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Is Television Ready for Angry Women?

Noxon’s Twitter profile still alludes to the controversy: “I ruined Buffy,” it says, “and I will RUIN YOU TOO.”

Until Noxon left Buffy, a show she describes as “this little enclave of feminist thought and respect for female voices,” she didn’t fully realize how male-dominated the TV industry was. The end of Buffy, she says, was “like being thrown from a moving car at 60 miles per hour.” She wrote for a couple of shows for Fox, then in 2005 moved to ABC, where she wrote for Shondaland, the production company of the TV powerhouse Shonda Rhimes. Noxon had a pathway for success laid out for her there, but she wasn’t happy. “On Grey’s,” she says, “we were doing 22 or 24 [episodes each season] and it was like, ‘Well, I guess they’re gonna have sex again.’?” She’d met Matthew Weiner, the creator of Mad Men, on a writers’ strike picket line, and after she quit her deal with ABC, Weiner asked her to work on his show.

Her stint on Mad Men lasted two seasons, and she describes it as “the best writing class I never had.” Weiner, she says, “was one of this generation of writers that had a certain rigor about writing that wasn’t formulaic. He could be so searing and funny, but also maintain this tone.” Having come from the frenetic energy of network television, she was relieved to be allowed to write scenes that lasted more than two pages.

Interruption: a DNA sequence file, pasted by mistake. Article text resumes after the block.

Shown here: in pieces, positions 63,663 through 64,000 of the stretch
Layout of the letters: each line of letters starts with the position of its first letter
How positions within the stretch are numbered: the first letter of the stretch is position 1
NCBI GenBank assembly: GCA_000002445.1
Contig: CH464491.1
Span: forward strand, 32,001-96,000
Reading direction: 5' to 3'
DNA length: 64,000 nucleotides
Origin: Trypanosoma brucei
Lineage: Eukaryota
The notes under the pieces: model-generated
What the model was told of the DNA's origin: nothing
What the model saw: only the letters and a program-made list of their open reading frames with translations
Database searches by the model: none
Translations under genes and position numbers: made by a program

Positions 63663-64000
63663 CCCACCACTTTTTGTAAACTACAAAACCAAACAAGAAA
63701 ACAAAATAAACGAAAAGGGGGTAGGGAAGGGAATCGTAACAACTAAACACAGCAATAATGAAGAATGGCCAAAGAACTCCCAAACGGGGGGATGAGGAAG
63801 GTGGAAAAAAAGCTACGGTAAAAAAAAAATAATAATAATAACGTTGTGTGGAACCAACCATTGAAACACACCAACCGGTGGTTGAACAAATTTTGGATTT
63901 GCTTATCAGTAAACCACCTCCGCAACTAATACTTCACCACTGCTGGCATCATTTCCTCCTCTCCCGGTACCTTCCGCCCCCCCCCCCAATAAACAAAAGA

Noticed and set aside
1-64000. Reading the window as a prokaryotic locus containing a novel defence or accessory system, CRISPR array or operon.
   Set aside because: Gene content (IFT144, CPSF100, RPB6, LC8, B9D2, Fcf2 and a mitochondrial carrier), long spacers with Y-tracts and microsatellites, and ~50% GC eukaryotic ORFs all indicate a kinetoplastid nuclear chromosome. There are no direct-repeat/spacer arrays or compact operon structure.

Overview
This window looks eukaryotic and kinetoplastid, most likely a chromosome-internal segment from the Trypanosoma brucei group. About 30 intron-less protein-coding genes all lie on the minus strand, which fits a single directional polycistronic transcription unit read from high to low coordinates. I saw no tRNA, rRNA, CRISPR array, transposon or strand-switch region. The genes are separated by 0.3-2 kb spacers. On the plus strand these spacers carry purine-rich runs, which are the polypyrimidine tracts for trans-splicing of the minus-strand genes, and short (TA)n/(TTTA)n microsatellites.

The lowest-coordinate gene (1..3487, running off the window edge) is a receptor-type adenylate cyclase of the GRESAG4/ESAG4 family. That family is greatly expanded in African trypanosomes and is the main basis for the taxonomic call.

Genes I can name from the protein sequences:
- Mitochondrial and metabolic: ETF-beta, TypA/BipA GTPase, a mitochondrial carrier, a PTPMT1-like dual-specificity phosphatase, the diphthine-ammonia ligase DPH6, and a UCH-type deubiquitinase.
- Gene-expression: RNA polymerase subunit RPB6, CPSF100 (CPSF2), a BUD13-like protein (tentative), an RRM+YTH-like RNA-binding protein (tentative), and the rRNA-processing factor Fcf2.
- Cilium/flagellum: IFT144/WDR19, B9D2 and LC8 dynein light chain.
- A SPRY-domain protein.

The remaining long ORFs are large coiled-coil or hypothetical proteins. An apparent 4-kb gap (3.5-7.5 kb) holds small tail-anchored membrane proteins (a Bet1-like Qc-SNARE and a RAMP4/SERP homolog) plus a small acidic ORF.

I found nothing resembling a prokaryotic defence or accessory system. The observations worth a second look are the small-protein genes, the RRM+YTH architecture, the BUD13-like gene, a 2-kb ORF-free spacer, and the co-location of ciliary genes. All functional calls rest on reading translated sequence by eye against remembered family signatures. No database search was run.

Late in 2017, a former writer on Mad Men, Kater Gordon, accused Weiner of sexual harassment, claiming that Weiner, her boss, had told her she owed it to him to let him see her naked. In a series of tweets, Noxon affirmed Gordon’s account, saying she remembered how “shaken and subdued” Gordon had been the

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